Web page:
For some Americans, hunting is a family tradition – a way to spend time together outdoors and build a greater appreciation for nature.
For others, it's a sustainable way to put healthy food on the table. Many young people today are interested in taking up hunting as a way of getting fresh, local food and knowing exactly where it came from. Learn how to turn wild game into a tasty meal.
Hunting is also about conservation. The majority of funding for state fish and wildlife agencies comes directly from hunters, anglers, and shooting sports enthusiasts. Hunters pay their way through licenses, permits, and other fees. In addition, every purchase of a box of ammunition, a firearm, or archery gear includes a fee (called an "excise tax") that helps fund state fish and wildlife programs. From 2015 through 2019, these taxes and fees raised an average of $751 million per year for conservation. It was sportsmen who developed this "user pay" system. Without these funds, state agencies would effectively cease to operate, which would affect outdoor recreation opportunities for all residents and visitors.
Hunting plays an important part in state wildlife management. Sportsmen help keep wildlife healthy by balancing wildlife populations with available habitat. For example, humans are the only remaining "predators" for white-tailed deer in many parts of the country – an overly populous species that was endangered just a century ago. Restoration programs funded by sportsmen helped this species recover.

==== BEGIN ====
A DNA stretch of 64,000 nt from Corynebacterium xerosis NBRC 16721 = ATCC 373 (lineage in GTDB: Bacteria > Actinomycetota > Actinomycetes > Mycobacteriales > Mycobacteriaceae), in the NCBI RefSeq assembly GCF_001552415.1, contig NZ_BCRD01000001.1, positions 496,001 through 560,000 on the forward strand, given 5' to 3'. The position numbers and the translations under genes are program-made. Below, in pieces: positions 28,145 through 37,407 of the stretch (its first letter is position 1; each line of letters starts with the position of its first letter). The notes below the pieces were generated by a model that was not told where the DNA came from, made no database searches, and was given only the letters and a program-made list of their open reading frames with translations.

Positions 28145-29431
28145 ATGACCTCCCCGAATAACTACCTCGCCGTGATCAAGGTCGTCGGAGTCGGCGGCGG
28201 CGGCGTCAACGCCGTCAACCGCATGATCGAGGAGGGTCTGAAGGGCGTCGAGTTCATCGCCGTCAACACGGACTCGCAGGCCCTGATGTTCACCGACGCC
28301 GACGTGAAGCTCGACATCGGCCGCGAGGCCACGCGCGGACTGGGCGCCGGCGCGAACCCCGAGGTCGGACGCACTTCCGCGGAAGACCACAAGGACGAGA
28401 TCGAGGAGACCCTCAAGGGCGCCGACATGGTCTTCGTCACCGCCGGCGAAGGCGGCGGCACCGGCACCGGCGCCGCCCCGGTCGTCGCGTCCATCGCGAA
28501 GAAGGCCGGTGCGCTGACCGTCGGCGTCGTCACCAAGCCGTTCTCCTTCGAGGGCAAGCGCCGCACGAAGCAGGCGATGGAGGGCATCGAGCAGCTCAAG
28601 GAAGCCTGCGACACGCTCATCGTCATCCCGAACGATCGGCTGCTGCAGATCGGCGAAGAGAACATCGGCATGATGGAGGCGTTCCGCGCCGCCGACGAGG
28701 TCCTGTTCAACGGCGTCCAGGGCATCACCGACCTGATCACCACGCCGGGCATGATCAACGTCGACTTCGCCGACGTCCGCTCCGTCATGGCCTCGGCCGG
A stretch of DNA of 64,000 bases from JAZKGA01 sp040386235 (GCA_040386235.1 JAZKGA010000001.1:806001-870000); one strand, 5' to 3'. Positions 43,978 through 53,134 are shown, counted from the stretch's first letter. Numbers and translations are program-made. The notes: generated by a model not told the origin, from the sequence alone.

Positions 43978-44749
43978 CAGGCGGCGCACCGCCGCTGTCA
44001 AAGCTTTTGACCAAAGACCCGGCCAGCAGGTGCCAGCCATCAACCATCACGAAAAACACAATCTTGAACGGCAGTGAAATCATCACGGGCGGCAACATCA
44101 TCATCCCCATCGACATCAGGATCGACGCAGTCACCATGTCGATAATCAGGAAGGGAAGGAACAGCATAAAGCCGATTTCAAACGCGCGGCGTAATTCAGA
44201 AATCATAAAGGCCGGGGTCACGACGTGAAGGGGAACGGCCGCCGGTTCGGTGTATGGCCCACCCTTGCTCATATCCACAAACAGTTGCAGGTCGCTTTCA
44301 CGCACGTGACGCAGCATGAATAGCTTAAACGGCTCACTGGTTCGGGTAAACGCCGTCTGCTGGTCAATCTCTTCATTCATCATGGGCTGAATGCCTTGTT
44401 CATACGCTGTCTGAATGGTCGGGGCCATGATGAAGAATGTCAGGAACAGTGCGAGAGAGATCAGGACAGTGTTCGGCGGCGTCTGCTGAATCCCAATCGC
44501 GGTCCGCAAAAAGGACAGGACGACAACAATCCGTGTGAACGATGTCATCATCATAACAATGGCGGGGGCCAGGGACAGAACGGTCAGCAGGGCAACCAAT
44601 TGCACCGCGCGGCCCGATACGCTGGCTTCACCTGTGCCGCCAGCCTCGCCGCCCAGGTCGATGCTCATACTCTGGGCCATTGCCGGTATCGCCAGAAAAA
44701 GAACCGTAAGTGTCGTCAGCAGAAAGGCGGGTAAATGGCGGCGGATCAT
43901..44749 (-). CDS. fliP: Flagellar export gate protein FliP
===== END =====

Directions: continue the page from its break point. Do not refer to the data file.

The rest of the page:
How Can I Try Hunting?
If you are interested in hunting, we have a few quick tips to get you started:
- Our interactive quiz helps you consider what game you might want to hunt.
- Sign up for a hunter education course through your state fish and wildlife agency. These are usually held in the summer and early fall.
- Learn game laws and regulations.
- Buy a hunting license, which is usually specific to the game species and type of hunting you plan to do. For example, a state may have different seasons to hunt deer with bows, rifles, and old-fashioned muzzleloaders.
- Select your equipment and PRACTICE.
- Find a place to hunt. Public lands are a good place to start. In addition to state forests and wildlife management areas, U.S. Forest Service and Bureau of Land Management acres offer access to abundant game. Also, check with the national wildlife refuges near you to determine which ones permit hunting.
- Ask your local Izaak Walton League chapter! Some chapters host hunter education courses; others offer mentors to novices who don't have experienced hunters among their friends and family. Find a League chapter near you.